Long term solutions for climate change resilience
Long-term climate resilience is being bolstered by integrating sustainable infrastructure and utilizing federal grants for mitigation projects that focus on enhancing protection against natural disasters and adapting to climate changes.

By Kathryn Grant

24 August 2021

3 Min read


Long-term solutions for climate change resilience

This month, the Biden administration allocated over $3.46 billion to bolster climate change resilience. These funds will be channeled through FEMA's Hazard Mitigation Grant Program, supporting states, tribes, and territories in projects that mitigate climate change impacts. Regions under the 59 major disaster declarations since the Covid-19 pandemic's onset can access this funding, which prioritizes infrastructure protection against flooding and promotes nature-based solutions.  

The University of Arizona (UA) Solar Zone exemplifies the effective use of Engineered Earth Armoring Systems. For over ten years, these systems have shielded a solar park from flood and erosion damage, reduced carbon emissions, and offered sustainable benefits compared to rock riprap or concrete methods. 

The UA Solar Zone at Tech Park in Tucson, a global frontrunner in solar energy research, sprawls across 81 hectares (200 acres). It boasts a modern 5 MW (5 million watts) solar plant with 95,000 solar panels and over 100 solar concentrators, producing power and serving as a nexus for solar energy research and commercialization. 

During its 2010 construction, a central drainage channel was integrated to manage stormwater runoff. Budget constraints led to the decision to use a cost-effective flexible channel liner, offering significant savings and meeting hydraulic and erosion control specifications, over traditional hard armoring techniques. 

PROPEX® Pyramat® 75, a high-performance turf reinforcement mat, was chosen due to its durability, UV resistance, tensile strength, and erosion control abilities, especially in the harsh conditions of Tucson. UV degradation often compromises many armoring systems, but PROPEX Pyramat 75 showed exceptional resistance, retaining 90% of its tensile strength after significant UV exposure, making it ideal for arid regions.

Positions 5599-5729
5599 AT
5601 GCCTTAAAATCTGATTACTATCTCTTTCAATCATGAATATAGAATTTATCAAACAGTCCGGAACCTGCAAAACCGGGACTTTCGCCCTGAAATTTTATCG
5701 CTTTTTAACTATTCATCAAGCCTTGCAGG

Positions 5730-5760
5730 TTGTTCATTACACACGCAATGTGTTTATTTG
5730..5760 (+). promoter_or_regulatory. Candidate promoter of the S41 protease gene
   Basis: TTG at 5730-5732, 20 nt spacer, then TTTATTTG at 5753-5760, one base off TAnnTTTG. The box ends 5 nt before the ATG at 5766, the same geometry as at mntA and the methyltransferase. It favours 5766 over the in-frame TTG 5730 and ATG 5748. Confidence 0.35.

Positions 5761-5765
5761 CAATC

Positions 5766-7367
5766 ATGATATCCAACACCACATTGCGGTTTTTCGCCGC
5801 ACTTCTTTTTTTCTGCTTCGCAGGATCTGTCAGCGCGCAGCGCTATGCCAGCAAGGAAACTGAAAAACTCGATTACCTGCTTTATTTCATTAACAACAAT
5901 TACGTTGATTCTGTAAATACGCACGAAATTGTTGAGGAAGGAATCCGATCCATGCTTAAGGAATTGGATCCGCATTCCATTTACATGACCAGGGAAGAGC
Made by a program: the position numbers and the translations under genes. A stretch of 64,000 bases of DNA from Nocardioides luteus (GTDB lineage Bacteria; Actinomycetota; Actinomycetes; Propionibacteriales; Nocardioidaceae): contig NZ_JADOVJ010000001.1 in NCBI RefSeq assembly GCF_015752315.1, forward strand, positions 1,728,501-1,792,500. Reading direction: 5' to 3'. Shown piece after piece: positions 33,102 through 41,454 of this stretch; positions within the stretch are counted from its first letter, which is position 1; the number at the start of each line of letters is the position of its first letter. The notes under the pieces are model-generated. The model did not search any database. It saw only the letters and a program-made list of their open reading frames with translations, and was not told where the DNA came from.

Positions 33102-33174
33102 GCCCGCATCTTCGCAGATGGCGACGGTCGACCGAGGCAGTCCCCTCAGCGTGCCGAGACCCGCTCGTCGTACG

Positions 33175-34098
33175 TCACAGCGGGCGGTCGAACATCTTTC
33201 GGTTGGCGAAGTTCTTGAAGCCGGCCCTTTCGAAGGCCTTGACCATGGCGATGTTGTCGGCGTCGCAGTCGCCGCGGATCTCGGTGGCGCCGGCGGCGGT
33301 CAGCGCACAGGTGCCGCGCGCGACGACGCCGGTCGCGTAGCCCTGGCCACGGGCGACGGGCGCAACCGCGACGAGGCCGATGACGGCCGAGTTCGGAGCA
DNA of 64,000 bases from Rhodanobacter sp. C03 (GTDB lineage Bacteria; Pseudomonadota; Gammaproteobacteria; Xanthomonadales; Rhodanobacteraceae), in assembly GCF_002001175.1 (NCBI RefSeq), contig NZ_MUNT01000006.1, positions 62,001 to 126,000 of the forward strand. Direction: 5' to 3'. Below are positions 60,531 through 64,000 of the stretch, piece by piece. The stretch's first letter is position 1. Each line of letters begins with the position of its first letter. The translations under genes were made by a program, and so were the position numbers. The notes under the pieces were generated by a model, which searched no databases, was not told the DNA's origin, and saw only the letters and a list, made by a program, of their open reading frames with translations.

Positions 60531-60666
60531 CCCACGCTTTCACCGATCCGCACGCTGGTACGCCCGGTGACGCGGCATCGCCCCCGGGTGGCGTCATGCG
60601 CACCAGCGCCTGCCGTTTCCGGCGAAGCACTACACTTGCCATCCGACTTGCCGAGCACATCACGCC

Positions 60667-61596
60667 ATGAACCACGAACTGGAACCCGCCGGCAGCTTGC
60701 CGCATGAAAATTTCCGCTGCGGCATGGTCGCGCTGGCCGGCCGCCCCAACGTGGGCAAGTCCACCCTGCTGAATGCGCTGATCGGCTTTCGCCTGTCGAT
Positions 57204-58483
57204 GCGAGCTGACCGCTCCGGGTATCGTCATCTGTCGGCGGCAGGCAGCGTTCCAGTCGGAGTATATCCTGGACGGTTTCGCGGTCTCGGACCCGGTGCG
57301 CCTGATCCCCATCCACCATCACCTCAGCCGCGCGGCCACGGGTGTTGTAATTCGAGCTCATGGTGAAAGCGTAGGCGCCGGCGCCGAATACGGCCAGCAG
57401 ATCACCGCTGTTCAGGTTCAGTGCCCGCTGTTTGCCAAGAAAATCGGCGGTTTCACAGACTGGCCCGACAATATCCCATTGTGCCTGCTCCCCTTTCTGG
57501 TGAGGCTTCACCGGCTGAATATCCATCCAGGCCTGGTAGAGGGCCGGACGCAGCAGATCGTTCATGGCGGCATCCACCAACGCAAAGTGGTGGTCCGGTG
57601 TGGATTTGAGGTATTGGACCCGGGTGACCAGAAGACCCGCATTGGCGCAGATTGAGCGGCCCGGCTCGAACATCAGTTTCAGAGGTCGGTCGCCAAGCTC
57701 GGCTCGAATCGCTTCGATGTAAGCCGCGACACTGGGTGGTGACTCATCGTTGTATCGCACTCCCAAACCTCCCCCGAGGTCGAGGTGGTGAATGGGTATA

Tensile strength is vital for an HPTRM, especially against non-hydraulic stresses like vehicular traffic and animal loading. PROPEX Pyramat 75's tensile strength ensured its durability and performance against the channel's design flows, which ranged from 8.55 to 17.94 m^3/s (302 to 634 ft^3/s). Its design also supports vegetation, crucial for water quality and erosion control. Colorado State University research indicates that HPTRMs significantly enhance the hydraulic performance of natural vegetation and offer protection even in non-vegetated environments. PROPEX Pyramat 75's patented trilobal X3® Fiber Technology further boosts rapid vegetation growth. 

While concrete alternatives were considered, they posed higher costs and gave a less natural appearance. In contrast, the PROPEX Pyramat 75 provided an eco-friendly facade with impressive vegetation in the arid desert. Environmentally, its carbon footprint is 2.7 kgCO2e per 1 m^2 (0.56 lbsCO2e per 10.76 ft^2) of material. Furthermore, it decreases sedimentation, fosters water infiltration to the groundwater, and is recognized by the EPA as a Best Management Practice for water quality enhancement. 

The design engineer's prior positive experience with PROPEX Pyramat 75 played a part in its selection, with approximately 3,851.6 m^2 (41,500 square yards) installed along the channel. 

After a decade, the PROPEX Pyramat 75 remains robust, effectively tackling Tucson's extreme conditions and flood incidents. The channel boasts considerable vegetation, safeguarding the UA Tech Park solar field and ensuring efficient drainage.